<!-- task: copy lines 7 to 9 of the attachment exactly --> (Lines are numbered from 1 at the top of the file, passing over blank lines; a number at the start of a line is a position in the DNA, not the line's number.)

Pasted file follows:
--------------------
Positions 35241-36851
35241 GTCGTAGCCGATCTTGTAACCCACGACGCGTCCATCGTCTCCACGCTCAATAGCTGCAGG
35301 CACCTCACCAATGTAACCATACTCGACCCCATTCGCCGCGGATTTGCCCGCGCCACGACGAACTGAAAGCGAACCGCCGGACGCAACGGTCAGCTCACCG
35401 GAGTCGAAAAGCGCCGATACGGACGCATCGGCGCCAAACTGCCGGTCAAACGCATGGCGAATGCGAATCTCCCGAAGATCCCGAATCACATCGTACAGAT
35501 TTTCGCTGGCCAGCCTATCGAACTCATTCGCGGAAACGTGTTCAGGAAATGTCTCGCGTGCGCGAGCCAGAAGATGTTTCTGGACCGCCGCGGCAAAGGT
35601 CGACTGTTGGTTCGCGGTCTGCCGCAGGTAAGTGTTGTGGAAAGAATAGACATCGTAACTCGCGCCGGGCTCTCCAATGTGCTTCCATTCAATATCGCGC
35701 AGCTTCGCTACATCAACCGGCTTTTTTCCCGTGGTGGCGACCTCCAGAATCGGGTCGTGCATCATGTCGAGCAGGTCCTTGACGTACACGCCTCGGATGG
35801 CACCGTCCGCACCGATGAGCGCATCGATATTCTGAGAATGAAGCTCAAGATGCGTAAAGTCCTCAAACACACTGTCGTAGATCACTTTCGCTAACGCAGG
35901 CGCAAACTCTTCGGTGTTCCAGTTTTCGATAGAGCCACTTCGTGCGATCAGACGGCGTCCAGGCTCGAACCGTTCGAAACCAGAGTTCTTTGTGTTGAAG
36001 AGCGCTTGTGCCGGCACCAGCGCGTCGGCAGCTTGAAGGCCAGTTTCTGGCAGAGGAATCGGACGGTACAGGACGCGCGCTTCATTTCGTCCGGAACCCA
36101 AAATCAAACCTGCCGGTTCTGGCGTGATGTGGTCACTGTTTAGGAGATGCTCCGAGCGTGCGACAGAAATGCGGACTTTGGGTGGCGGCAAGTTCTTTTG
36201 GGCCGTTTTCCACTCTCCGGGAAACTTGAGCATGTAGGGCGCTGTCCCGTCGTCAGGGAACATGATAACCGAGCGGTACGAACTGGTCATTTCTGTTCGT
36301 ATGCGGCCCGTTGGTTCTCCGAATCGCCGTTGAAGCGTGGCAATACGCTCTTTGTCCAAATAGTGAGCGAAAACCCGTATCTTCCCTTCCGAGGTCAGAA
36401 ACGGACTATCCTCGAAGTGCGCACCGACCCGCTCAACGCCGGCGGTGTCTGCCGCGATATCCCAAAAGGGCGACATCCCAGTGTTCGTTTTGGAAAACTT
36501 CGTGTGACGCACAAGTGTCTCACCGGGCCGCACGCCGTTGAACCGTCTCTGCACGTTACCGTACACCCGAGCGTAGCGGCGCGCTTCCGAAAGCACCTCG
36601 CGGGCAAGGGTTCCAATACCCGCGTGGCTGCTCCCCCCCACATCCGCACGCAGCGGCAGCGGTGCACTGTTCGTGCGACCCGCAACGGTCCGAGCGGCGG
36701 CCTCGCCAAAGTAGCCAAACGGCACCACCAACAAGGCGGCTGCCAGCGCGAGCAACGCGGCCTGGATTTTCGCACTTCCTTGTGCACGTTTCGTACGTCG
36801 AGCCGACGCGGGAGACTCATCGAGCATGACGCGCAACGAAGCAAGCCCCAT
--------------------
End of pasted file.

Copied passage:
35701 AGCTTCGCTACATCAACCGGCTTTTTTCCCGTGGTGGCGACCTCCAGAATCGGGTCGTGCATCATGTCGAGCAGGTCCTTGACGTACACGCCTCGGATGG
35801 CACCGTCCGCACCGATGAGCGCATCGATATTCTGAGAATGAAGCTCAAGATGCGTAAAGTCCTCAAACACACTGTCGTAGATCACTTTCGCTAACGCAGG
35901 CGCAAACTCTTCGGTGTTCCAGTTTTCGATAGAGCCACTTCGTGCGATCAGACGGCGTCCAGGCTCGAACCGTTCGAAACCAGAGTTCTTTGTGTTGAAG